Celebrating diversity is at the heart of Our Little Globe and the activity kits we produce. We have always been committed to highlighting and promoting diversity from around the world.
Though we agree that we must be careful not to fall into tokenistic over transformative behaviours; we think that shining a spotlight on black people who have performed heroic deeds often in the face of extremely unjust circumstances does give us and others a chance to hear and read about so many unsung heroes.
Black History Month is celebrated in the UK in October and is an opportunity to recognise the achievements and contributions of people of African and Caribbean descent across society, as well as exploring Black heritage and culture.
Has your child been taught anything about black history this month in school or are you using it as a topic in your homeschooling?
Time is such a precious commodity as a parent, but during those (slightly!) slower moments, having these discussions informally can help grow kids into adults who understand the importance of acting on racial prejudice in all forms.
Fi and I are both mums of girls under 8 and so we know at this age it is on us to positively influence how our white children treat all people of colour and educate them specifically on the wrongs that the black population have felt time and time again. The conversations are often difficult but we always make sure that they are age-appropriate. However, we both agree that it is a necessary part of our roles as parents.
If like us, you would like to spend some time this month celebrating Black History Month please feel free to use our downloadable activity sheet, there is even a competition that is open until November 5th 2020!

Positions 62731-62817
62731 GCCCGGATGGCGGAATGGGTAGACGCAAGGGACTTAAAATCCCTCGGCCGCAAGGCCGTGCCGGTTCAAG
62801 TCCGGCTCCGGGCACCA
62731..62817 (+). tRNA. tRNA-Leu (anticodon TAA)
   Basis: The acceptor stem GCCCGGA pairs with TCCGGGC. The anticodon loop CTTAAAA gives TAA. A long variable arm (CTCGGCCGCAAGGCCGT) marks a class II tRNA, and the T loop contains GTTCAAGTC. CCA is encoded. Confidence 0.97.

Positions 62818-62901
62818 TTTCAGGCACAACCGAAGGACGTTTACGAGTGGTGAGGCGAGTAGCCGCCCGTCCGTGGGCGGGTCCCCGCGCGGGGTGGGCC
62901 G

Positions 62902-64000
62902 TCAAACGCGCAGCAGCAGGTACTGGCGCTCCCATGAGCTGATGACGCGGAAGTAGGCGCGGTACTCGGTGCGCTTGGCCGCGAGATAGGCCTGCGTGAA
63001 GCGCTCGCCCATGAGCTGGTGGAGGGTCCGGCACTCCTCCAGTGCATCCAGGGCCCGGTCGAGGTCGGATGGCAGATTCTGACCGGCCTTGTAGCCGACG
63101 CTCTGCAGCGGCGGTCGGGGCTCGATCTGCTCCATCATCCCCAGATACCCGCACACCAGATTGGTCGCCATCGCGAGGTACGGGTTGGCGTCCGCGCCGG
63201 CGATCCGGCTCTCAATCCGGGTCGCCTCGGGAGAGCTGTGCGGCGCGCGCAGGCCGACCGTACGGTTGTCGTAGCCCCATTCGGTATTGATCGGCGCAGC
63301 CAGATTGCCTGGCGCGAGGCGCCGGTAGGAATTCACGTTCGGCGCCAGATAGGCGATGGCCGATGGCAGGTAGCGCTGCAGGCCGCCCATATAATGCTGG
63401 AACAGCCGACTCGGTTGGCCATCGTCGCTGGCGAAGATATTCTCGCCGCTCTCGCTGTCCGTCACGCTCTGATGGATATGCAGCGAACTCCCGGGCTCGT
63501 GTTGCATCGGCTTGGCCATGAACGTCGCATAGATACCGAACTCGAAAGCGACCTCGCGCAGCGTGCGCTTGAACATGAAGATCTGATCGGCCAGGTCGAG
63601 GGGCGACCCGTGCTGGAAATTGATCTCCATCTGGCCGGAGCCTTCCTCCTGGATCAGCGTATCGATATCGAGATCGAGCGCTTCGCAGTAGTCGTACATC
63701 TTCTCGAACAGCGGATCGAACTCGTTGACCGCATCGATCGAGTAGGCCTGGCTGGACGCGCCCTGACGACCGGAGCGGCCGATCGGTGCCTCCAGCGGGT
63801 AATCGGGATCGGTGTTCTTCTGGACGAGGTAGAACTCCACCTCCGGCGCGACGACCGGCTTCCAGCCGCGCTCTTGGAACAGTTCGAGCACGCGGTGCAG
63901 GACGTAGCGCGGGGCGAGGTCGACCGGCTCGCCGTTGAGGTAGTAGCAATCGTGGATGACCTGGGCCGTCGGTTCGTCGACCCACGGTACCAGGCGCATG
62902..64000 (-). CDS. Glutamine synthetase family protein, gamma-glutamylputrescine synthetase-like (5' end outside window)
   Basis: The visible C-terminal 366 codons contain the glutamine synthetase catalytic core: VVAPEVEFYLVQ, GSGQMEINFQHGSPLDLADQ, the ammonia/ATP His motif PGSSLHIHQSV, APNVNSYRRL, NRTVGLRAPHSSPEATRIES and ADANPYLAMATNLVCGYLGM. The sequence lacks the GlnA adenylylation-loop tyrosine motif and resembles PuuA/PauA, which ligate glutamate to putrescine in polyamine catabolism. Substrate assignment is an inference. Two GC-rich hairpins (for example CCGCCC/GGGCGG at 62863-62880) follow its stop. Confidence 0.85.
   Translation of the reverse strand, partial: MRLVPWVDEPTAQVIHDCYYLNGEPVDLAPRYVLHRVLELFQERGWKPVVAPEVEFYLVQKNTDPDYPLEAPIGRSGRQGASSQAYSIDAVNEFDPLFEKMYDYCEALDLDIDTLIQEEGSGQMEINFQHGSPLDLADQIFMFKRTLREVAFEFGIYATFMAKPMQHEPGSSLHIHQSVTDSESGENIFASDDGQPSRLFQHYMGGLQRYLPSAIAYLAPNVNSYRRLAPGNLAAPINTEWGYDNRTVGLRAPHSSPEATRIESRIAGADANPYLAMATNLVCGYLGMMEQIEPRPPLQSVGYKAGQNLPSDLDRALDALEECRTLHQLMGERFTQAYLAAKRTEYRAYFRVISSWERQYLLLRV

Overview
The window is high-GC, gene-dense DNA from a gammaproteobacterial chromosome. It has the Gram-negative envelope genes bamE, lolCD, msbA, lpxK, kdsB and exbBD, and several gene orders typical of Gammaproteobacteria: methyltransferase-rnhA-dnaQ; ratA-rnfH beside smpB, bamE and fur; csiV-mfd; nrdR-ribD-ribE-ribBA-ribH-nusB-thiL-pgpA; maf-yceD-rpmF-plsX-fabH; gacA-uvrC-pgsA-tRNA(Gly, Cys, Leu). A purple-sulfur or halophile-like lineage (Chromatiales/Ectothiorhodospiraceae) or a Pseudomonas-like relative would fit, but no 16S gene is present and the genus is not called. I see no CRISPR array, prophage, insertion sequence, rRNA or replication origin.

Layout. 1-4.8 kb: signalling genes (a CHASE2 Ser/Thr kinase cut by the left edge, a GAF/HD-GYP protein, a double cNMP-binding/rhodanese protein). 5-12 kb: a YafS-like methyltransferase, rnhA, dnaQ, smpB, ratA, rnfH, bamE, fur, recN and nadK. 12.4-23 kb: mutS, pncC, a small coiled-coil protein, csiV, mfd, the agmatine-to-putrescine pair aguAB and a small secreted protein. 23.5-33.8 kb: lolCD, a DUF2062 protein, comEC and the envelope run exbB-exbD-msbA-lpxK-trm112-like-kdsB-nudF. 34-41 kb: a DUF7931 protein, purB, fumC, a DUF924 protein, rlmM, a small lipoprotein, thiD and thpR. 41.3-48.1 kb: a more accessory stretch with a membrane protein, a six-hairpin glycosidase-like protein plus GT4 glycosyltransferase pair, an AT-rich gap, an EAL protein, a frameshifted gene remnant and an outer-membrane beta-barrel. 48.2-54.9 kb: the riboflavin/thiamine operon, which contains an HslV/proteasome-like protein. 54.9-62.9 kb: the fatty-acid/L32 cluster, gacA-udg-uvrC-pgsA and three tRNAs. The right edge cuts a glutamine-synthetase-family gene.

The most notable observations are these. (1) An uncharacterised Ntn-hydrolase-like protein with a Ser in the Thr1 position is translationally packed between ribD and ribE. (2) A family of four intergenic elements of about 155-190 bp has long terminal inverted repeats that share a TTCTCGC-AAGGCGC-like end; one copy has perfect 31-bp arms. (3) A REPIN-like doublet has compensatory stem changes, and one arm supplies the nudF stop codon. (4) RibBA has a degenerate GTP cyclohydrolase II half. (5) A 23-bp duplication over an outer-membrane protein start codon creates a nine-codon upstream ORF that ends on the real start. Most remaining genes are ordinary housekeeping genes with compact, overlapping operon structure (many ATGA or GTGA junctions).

Ask them to point out the colour of the person’s skin, their hair, what makes them similar or different to them. Remember it is ok to see that difference, after all it’s what makes us unique and can help others understand our cultures and traditions.
Read about some popular black history heroes below!
This talented and successful Manchester United and England footballer leveraged his fame and reach to launch a campaign to end child food poverty, and he has been awarded the prestigious MBE for his services to vulnerable children. With the Covid-19 crisis wreaking havoc on family incomes, the number of children who have registered for free school lunches has risen dramatically, and his efforts have been hugely helpful in raising awareness of the impact of child poverty in the UK.
Mary Seacole was born more than 200 years ago, a British-Jamaican nurse who, after being initially refused to be sent as an army nurse, travelled at her own expense to the Crimea in Ukraine, and risked her life to help wounded and dying British soldiers in the Crimean War in 1853-56. She worked tirelessly throughout her life to care for people around the world, including in England and Jamaica, Panama and Cuba, the Bahamas and Haiti.
Martin Luther King Jr
This American civil rights activist and leader is famous for his inspirational “I have a dream” speech – his dream was that everyone in the United States of America would be judged not by the colour of their skin, but by their personal abilities and qualities. In 1964, aged just 35, he became the youngest man at that time to receive the Nobel Peace Prize for his campaigns against racism.
Who are your favourite Black Heroes? We’d love you to share them with us, get in touch!